• TGI 3D (when I need to modify cylinders)
  • Pen Tool+ (I use this rarely)
    I also have installed Edge tools, and Fredo Tools and other toolbar which I do not use often. Fredo’s tools are great help.

Here is diagram. Every frame means every model (file where I would import the data from).


#9

@barracuda are you suggesting each room is created as a separate model, or
only each piece of furniture? Are there any plugins you would recommend
personally, that a beginner should consider as essential?


#10

I would create every room as a separate model without furniture. It includes walls, carpets (if you have any), and ceiling - sorry my English is not that good as I needed here - you have another important things like electrical installation… But I do not know if you want to include this in your models. When you will want to place a furniture later, you will thing about the power supply where it is located…

And then every piece of furniture to be separated model.

I say that every model takes a lot of work, it has many details. So when you finish all the models, then you can add them to your main model. Furniture to room. Room to house.

Newbie needs to learn how Sketchup works. And then you will need the plugins. It takes some time to learn the basics about SU. And then time to find out how to use the tools or how to install them.

Also many shortcuts and usefull views of the model will help you in the work. I often switch views between Monochrome, Shaded with Textures, Wireframe or I can display the Back-edges - these things help me a lot to see some problems in the model which I need to correct.

Learn how to use Sketchup and then learn the plugins. Will help you a lot.

Yet you need a good structure of folders where you save your models. Good organisation to find every model.


#11

Creating every room as a separate model is inefficient and increases the chances of induced errors. Create the model of the building as a cohesive unit. If the building has multiple floors, you might group the walls for each floor separately. Then create a layer for each floor group so you can control the visibility of each as desired. Furniture and entourage can be created as separate models and inserted into the rooms. You might find useful components in the 3D Warehouse although it’s always wise to open them in a separate SketchUp session first to check that they are suitable for your use.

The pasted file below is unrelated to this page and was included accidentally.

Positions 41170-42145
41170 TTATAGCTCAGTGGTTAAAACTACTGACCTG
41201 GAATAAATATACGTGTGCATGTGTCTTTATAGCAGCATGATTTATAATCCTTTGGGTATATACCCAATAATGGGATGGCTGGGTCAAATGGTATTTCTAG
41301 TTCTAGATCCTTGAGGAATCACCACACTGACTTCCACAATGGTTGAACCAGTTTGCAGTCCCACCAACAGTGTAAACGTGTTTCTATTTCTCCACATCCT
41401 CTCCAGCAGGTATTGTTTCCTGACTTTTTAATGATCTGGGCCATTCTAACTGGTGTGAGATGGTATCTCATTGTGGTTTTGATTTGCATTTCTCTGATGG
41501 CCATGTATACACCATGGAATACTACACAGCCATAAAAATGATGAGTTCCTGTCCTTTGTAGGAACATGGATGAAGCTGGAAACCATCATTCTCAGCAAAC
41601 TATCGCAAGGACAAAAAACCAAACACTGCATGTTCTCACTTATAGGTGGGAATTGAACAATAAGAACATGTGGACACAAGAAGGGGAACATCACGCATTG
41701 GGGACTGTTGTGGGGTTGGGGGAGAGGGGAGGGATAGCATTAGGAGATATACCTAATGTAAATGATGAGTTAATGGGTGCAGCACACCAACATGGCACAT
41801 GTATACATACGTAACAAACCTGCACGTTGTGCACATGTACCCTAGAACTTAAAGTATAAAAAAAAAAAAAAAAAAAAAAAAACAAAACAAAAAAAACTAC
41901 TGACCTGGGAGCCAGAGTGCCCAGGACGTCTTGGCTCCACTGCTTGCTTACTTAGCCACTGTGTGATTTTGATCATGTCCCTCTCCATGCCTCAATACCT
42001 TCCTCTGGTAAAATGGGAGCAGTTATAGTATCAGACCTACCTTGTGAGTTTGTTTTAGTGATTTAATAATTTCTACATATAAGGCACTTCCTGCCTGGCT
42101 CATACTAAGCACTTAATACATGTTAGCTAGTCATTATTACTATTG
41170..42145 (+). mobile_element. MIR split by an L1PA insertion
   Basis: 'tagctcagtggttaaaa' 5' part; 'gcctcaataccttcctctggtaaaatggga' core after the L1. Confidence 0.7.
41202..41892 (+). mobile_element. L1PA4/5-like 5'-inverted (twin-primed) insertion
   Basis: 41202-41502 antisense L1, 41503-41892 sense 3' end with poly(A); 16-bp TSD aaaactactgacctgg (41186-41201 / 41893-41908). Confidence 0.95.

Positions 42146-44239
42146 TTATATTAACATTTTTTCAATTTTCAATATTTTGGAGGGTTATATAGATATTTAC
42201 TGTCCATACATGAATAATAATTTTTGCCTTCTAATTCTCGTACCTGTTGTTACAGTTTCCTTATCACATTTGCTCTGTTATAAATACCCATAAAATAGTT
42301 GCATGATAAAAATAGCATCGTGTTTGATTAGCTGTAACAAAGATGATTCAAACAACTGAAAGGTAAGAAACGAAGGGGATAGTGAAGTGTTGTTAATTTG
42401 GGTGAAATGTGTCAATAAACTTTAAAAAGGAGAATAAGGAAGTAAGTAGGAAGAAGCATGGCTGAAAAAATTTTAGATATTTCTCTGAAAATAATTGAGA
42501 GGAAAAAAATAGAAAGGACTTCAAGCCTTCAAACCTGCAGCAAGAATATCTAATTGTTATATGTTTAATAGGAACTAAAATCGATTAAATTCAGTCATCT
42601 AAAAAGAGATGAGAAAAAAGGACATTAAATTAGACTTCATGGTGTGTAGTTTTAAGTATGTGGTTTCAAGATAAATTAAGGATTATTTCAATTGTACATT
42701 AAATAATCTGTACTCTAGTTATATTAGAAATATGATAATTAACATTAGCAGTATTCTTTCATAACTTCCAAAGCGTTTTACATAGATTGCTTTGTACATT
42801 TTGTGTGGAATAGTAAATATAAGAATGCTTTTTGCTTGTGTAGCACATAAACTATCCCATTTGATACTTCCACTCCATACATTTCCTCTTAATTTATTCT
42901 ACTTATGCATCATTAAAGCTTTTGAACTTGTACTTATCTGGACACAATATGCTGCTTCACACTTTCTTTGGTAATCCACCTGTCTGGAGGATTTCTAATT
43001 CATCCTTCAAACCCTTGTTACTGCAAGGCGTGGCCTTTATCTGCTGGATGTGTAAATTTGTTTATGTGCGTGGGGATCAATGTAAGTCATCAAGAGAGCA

As for plugins/extensions, my suggestion is to hold off on installing any. Get familiar with the native tools first. With them you can do a great deal. After you are familiar with all they can do, look for extensions that do things the native tools can’t. Being familiar with how the native tools work also makes it easier to understand how the extension work and how to either fix things when they go pear-shaped or how to avoid them going pear-shaped.


#12

[quote=“DaveR, post:11, topic:47719, full:true”]
Create the model of the building as a cohesive unit.[/quote]

This is what I have said. I see the house as the walls of the house, floors as very basic unit. I might explained it better - the building of the house to be like a container for the rest of the model (rooms). This is how I would do it. But more approaches possible.

I will update the post to make it more clear. See diagram, there


#13

The first sentence in your post said to create each room as a separate model. That’s different than I described.


#14

No, you did not follow all my posts. Please check the first post of mine again. There is more ways. One can start from details or from the simple unit which wraps all models.


#15

As I understand it @barracuda is saying to create the shell/frame of the
house as one large model, then the interior of each room as a separate
model?


#16

this is not good practice as you end up with twice as many floors, walls and ceilings when you recombine the whole house…

creating a ‘Space’ [a set of edges defining room size ] then adding your furnishing to the Space for saving as a separate model would be better…

you can then use the Space components as proxies…

john


#17

That’s the way I read it, too. It’s not a good practice, though. As I wrote earlier, it’s inefficient and prone to errors.

He also said there are multiple ways to work. Some prefer to work efficiently and cleanly.


#18

This is one approach. The second approach is that you start with interior of each room as saperate model. The second is what I would do. This depends what priority is for OP. My priority would be to start with a simple room where I live and build it up. Then next room and when finished, I would create the house. Yet my problem is that I cannot find out the exact measure of housing unit I am living at, so I could start with measuring of the rooms, walls and then I would estimate the dimensions of the house unit. But if OP lives in house, then he can take tape measure and get the sizes. It depends on him what details he wants to dig in. And if he has patience to learn so long to finish his house in all these details.

Edit:
MisterBoy said he wants “accurate model”. This could take really long. I prefer to start with small pieces, details, small projects or smaller models than to plan big plans which are empty for years.

What does @MisterBoy prefer?


#19

I suppose I could see it in a very large building like a hotel with 100
rooms, though I’ve no idea how optimised SU is for such things. And in that
case you’d presumably be using some high-end software costing several
thousand anyway


#20

With my suggestion I can imagine I can work on several projects at once. Let’s suppose I am the guy who is impatient to finish one room or complete house. With my house unit I would have these files: Living Room, Bed Room, Children Room, Kitchen, Corridor, Toilet and Bath Room. I can work on any furniture I want not been limited for one big project. I mean, that I may do any of the rooms in low details first, and than add more furniture and more details. This does not slow me at all. But If I would do this in one big file, it would slow me because when the House with lots of details is read in memory, SU will react very slowly (at least on my computer), I understand the OP’s desire to walk through the virtual house, but he can do it still when he will build small project with a house without any details. And when any room is finished, he can add it there.